Spider-view: “Memory Lane” (Alien Costume Saga, Part 17)
A fun standalone issue hones in on the hitherto unknown childhood years of one Aunt May
—by Nathan on November 29, 2020—
As long as there’s been a Peter Parker, there’s been an Aunt May who loves him.
She’s his mother, no doubt about it. Despite Peter not being her biological child, May put in more effort raising and nourishing Peter than anyone else, aside from Ben, after the death of Peter’s parents. And after her dutiful husband was murdered, May soldiered on, a widowed mother of one very smart boy. She’s gone through her share of ordeals--as if Ben’s death wasn’t enough, she’s also faced heart attacks, surgeries, supervillain kidnappings, and near matrimony to Dr. Octopus--but managed to beat them back, usually with the support of her beloved nephew.
But as recent stories can attest, Peter and May’s relationship has frayed. Peter’s decision to quit his graduate studies does not sit well with May at all, if I may put it lightly, and at least one attempt to reconcile the two fell through and caused consternation between Peter and Nathan Lubensky. Peter and May are very clearly “on the outs,” and though May’s stubborn refusal to speak to her otherwise caring nephew may be directed by writers wanting to carry this story arc as long as they can, her disappointment is understandable.
That’s the situation we find ourselves in at the start of this annual, which will offer some much needed background for May Parker...or, as she was known in her single years, May Reilly.
Writers: Bill Mantlo (main narrative), Bob DeNatale (backup story)
Pencilers: Kerry Gammill and Sal Buscema (main narrative), Ron Randall (backup story)
Issue: Peter Parker, the Spectacular Spider-Man Annual #4
Publication Date: October 1984
I’m not sure how much of Aunt May’s backstory had been revealed by this point in comic book history, but as someone who largely knew nothing of her past save through commentaries and encyclopedia entries, I was happy to finally read an issue that detailed May’s “pre-Peter Parker years.” The issue, by today’s standards, is a little dated, as it positions May’s teenage years during the Depression; naturally, this occurs because the “present” when this issue was published was “1984” and, most likely, May’s background has been updated and pushed past the Depression era as we’ve entered and progressed through the first two decades in the 21st Century.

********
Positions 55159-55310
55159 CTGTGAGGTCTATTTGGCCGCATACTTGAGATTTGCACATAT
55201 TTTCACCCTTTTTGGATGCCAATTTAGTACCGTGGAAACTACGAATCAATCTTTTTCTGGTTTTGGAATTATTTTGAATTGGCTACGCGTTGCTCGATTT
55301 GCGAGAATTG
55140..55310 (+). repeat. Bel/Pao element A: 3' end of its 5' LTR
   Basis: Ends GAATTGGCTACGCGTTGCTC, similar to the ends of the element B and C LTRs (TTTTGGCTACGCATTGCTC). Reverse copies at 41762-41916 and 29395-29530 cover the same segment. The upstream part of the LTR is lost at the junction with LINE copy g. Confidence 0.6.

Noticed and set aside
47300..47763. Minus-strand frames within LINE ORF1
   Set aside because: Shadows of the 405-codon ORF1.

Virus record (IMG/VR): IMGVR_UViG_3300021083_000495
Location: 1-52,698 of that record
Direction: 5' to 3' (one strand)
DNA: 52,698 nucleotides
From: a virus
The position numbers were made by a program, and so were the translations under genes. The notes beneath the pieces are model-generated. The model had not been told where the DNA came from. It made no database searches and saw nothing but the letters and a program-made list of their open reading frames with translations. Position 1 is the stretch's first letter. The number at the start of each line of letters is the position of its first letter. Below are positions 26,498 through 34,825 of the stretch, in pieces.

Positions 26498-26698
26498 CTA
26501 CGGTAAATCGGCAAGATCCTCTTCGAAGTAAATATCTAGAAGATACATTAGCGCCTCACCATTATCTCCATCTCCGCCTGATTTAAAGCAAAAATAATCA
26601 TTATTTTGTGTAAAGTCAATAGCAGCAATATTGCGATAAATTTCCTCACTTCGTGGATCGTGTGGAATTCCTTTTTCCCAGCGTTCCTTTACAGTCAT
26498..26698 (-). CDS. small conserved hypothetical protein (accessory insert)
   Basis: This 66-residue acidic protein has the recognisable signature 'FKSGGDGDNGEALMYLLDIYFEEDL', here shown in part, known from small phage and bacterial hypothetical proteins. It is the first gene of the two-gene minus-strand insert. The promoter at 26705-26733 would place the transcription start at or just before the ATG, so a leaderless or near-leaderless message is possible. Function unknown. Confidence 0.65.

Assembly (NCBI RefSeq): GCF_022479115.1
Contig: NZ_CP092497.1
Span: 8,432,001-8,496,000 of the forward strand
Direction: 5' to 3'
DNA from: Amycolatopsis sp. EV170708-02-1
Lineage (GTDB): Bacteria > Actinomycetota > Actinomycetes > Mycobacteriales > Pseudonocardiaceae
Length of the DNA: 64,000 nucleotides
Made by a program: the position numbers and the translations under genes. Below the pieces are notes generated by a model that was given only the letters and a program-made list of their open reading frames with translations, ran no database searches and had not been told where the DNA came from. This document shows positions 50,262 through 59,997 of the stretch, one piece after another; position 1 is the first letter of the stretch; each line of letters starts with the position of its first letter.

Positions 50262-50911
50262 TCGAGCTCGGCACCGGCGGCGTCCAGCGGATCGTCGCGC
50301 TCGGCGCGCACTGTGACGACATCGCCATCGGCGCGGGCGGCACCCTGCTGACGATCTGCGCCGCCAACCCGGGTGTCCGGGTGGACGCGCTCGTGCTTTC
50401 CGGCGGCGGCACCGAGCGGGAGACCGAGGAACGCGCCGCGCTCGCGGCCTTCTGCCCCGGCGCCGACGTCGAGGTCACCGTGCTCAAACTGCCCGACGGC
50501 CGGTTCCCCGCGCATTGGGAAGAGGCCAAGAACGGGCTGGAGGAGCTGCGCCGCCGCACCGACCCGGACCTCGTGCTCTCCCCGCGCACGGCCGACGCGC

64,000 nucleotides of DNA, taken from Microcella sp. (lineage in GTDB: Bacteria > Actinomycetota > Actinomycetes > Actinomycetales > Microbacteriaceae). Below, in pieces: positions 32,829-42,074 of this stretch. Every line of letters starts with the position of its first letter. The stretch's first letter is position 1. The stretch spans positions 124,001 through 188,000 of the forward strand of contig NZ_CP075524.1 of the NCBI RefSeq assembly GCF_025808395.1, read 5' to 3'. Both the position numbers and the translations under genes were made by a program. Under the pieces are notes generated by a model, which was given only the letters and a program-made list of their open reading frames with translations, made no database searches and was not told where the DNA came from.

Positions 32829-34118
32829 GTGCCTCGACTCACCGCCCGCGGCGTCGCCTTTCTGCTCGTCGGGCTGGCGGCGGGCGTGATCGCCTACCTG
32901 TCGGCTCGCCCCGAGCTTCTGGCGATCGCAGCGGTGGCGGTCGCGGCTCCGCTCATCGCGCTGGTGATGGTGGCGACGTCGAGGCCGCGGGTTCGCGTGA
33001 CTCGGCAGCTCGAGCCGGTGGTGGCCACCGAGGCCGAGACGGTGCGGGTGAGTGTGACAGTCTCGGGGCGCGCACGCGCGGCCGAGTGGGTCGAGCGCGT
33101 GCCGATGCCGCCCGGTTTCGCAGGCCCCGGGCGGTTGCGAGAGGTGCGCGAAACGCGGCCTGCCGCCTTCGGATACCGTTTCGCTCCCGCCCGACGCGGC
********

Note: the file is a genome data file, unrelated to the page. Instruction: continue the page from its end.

Nevertheless, the Depression serves as a fantastic backdrop for the story: flashing back and forth between past and present, the annual follows a seemingly hazy Aunt May, as she takes nightly strolls to places that influenced her growing years, bringing her mind back to yesteryear. Mantlo uses this plot to great effect, fleshing out elements of May’s past that may not have been plain to current readers. We see her parents and the home she grew up in, and we run into a young Ben Parker, who is clearly infatuated with May Reilly. The Ben Parker panels in particular made me smile. Having died in the very first issue Spidey appeared in, Ben was immediately denied the opportunity for character growth and progression in future stories. Writers have tried working their way around this from time to time (alternate universe versions, having Spidey talk to Ben's ghost, etc.), but for the most part, comic creators have chosen to wisely sift through the preceding years and invent backstory for Ben. His role here is actually significant near the end of the story, with Mantlo working in the moment where Ben and May perhaps kindled a romantic interest in one another and, fantastically, granting Ben the same protective characteristics he’d show for May the night he was murdered, defending her from an intruder.
In the present, May’s late night walks concern both Peter and Nathan, with the former following her a couple times as Spider-Man to various locations--a dance hall, Coney Island, May’s childhood home--and as Mantlo fills in May’s past, present day Peter worries about his aunt. He wonders if she could be experiencing issues with her memory or becoming senile, which I thought was a surprisingly interesting line of thought for Mantlo to introduce. Old as she is, May has suffered multiple health related issues, but I don’t quite remember (how oddly appropriate) her ever being afflicted by anything memory- or thought-related. A dash of realism enters the story as Peter is genuinely worried, not just for her physical safety, but for her mind, wondering if this could be the early stages of a worse illness. Peter, who has so often worried about Aunt May learning about his secret identity for fear of the “shock” it would give her, has a new concern that seems more strongly connected to her health rather than his superhuman double life.